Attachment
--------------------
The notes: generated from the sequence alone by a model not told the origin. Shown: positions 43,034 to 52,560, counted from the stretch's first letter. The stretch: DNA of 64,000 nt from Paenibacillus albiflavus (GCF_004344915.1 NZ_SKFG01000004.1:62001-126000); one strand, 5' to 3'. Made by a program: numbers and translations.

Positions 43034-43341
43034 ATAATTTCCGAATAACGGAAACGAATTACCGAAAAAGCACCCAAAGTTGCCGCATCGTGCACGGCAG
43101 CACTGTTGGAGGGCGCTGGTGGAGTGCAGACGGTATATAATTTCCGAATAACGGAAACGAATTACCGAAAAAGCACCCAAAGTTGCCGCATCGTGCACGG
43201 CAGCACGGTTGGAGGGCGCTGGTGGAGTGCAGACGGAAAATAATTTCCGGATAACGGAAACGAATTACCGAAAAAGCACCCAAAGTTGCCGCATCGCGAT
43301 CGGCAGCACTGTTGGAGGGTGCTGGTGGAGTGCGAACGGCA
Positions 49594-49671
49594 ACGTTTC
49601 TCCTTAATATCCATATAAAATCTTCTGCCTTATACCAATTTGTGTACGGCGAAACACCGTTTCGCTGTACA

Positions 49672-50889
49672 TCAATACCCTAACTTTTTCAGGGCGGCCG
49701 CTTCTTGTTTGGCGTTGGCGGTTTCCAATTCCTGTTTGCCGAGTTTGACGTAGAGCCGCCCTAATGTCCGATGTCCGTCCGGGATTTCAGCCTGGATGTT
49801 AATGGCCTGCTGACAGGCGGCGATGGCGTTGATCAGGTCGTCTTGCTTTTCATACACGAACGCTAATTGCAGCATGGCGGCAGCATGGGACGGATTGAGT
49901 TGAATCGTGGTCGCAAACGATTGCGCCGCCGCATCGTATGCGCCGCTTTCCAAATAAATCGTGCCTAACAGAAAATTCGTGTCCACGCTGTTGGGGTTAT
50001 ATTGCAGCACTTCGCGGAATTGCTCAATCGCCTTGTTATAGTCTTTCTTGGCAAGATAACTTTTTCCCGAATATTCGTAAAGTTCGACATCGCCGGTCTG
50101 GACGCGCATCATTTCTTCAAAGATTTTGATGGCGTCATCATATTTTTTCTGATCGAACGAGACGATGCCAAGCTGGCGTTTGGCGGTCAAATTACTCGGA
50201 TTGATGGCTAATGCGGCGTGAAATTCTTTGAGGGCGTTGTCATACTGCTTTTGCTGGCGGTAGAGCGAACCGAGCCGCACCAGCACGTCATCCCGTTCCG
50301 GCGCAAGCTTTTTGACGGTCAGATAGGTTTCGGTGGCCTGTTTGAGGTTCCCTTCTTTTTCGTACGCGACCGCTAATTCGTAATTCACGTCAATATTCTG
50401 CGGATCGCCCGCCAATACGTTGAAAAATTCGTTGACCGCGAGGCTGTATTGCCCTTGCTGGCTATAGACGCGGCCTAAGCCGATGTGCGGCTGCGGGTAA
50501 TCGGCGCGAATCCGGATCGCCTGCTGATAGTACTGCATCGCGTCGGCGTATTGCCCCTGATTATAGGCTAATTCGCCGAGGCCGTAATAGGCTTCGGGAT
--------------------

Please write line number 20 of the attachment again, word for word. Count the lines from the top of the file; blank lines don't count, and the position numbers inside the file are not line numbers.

50501 TCGGCGCGAATCCGGATCGCCTGCTGATAGTACTGCATCGCGTCGGCGTATTGCCCCTGATTATAGGCTAATTCGCCGAGGCCGTAATAGGCTTCGGGAT